General Session: MIS-2
Presented by: A. Tohmeh - View Audio/Video Presentation (Members Only)
A. Tohmeh(1), A. Proctor(1), A. Khawaja(1)
(1) Northwest Orthopaedic Specialists, Spokane, WA, United States
Introduction: Hybrid approaches for deformity correction have been described where a minimally invasive (MIS) anterior (typically mini-open lateral interbody fusion (LLIF)) approach is used followed by standard open exposure for posterior osteotomy and instrumented fusion. While effective, this does not embody a true modern minimally invasive solution to deformity correction, as the vast majority of the morbidity is inherent to the open posterior approach. An MIS hybrid deformity technique has been introduced that utilizes MIS anterior interbody fusion followed by percutaneous lumbar fixation and open thoracic fixation for treatment of more advanced deformity with significant minimization of morbidity. The object of this study is to present a surgical technique for minimally invasive hybrid deformity correction as well as a series of patients treated with this technique.
Methods: A prospective, IRB-approved, single-arm clinical and radiographic study was undertaken. 23 consecutive patients were treated for deformity correction with an MIS anterior interbody fusion for adult deformity with an MIS Hybrid posterior approach (as previously described). Interbody fusion was performed in all cases with an average of 4 levels of LLIF (range 2-5) and 10 patients had an L5-S1 MIS TLIF. Posterior fixation was placed at an average of 7 levels. Facet releases were performed in 87% of cases and 10 (43%) patients had an anterior longitudinal ligament release for anterior column reconstruction (ACR). Mid-term clinical and radiographic results were evaluated through an average of 13 months (range 3 - 27).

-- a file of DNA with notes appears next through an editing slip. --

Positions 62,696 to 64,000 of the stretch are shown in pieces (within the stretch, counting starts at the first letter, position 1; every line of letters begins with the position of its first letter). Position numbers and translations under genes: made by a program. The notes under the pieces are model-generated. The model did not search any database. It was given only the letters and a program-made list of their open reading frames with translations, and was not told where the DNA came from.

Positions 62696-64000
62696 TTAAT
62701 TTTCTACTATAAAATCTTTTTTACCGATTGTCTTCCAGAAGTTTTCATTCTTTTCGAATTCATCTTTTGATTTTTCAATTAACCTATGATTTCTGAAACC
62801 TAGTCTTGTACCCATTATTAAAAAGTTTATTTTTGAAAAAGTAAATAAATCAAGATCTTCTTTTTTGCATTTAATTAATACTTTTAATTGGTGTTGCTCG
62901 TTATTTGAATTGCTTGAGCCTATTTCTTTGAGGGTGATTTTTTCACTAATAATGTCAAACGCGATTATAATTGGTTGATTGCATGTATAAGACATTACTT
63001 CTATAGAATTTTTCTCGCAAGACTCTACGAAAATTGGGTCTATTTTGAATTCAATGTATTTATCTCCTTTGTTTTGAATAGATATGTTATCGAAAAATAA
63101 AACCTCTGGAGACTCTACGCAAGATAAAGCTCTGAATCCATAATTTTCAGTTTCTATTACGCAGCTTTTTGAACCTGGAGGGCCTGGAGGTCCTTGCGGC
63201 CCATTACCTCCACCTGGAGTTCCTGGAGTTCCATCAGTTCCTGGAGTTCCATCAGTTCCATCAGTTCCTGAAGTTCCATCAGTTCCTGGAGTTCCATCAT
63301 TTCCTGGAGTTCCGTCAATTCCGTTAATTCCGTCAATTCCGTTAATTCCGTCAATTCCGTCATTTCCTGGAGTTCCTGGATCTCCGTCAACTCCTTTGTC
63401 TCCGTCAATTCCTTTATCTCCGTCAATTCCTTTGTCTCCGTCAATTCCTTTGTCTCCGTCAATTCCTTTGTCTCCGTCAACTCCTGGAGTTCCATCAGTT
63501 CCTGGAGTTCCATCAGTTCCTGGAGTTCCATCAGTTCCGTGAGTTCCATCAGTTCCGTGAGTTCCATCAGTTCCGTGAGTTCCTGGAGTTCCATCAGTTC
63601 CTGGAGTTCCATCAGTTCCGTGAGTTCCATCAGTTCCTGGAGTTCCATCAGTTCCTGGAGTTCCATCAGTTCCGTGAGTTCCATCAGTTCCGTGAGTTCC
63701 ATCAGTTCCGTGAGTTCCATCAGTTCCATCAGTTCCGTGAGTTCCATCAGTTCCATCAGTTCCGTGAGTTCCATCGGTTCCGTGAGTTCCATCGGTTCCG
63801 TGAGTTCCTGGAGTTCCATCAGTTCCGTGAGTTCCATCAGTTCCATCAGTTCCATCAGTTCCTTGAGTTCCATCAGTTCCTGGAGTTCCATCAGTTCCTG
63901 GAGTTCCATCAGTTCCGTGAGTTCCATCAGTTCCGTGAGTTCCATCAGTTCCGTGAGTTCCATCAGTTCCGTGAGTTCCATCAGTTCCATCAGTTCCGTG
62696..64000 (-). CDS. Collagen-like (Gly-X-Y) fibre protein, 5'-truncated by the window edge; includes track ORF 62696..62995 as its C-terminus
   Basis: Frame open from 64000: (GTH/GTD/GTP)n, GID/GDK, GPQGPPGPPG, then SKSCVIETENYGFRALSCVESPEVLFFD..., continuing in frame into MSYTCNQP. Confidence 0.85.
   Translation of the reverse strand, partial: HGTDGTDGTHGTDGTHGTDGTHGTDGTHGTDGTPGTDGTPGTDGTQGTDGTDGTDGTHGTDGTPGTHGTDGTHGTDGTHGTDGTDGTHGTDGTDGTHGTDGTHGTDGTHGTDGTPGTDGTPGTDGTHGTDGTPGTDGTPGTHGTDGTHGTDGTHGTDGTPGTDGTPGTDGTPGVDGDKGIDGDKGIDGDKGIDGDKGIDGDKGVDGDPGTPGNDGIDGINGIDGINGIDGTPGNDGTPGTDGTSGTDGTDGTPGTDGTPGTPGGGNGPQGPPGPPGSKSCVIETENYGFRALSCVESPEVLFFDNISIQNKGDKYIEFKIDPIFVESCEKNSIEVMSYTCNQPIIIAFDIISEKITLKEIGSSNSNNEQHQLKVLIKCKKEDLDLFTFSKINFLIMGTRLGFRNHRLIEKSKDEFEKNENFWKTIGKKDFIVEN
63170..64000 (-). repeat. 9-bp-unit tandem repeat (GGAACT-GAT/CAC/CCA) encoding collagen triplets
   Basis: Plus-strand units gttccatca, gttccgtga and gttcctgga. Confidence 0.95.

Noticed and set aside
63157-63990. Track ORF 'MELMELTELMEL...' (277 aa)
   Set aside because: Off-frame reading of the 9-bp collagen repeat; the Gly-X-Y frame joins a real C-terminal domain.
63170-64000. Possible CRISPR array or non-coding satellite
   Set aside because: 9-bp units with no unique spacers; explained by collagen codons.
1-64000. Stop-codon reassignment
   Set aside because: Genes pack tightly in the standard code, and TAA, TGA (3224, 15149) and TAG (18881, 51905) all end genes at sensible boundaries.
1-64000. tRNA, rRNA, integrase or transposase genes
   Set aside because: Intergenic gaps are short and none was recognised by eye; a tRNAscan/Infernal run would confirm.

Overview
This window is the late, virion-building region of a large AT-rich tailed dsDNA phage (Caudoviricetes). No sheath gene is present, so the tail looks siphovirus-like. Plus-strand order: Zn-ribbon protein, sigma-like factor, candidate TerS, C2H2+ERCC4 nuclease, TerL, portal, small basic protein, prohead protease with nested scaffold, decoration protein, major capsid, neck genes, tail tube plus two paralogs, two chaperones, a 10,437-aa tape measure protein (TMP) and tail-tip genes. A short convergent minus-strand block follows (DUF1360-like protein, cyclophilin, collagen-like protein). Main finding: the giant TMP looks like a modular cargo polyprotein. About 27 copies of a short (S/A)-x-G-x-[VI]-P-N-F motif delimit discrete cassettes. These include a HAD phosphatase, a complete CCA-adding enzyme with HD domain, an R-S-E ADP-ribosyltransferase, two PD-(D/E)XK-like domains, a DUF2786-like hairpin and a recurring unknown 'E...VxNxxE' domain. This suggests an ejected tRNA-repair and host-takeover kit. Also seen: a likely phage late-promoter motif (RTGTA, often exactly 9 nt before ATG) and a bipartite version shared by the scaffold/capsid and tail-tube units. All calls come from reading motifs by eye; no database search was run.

Results: Mean total procedure (anterior and posterior approaches) blood loss, operative time, and length of stay (including staging time) was 336 minutes, 877 mL, and 8 days, respectively. From preoperative to last follow up, mean coronal cobb angle improved 61% (39.9° to 15.4°), lumbar lordosis (LL) increased 23% (34.7° to 42.6°), pelvic tilt decreased from 26.9° to 22°, and pelvic incidence (PI) - LL proportionality improved 43% from 19.1° to 10.8°. T1SPI remained constant (-3.3° to -0.8°). Over the same time points, low back and leg pain improved from 7.6 to 2.9 and 4.2 to 2.0, respectively. Disability (ODI) improved from 48.2 to 21.6 and quality of life (SF-36 PCS) improved from 49.4 to 59.8. At last follow up, 91% of patients were both either very or somewhat satisfied with their outcome and would have undergone the procedure again had their outcome been known in advance.
Conclusions: These initial results suggest that a hybrid MIS approach is a reasonable approach in the treatment of more advanced deformity through an MIS anterior interbody, MIS posterior lumbar, and open posterior thoracic approaches with select facet release and osteotomies and ACR. Major complications were few, clinical outcomes were excellent at mid-term time points, and radiographic results were promising.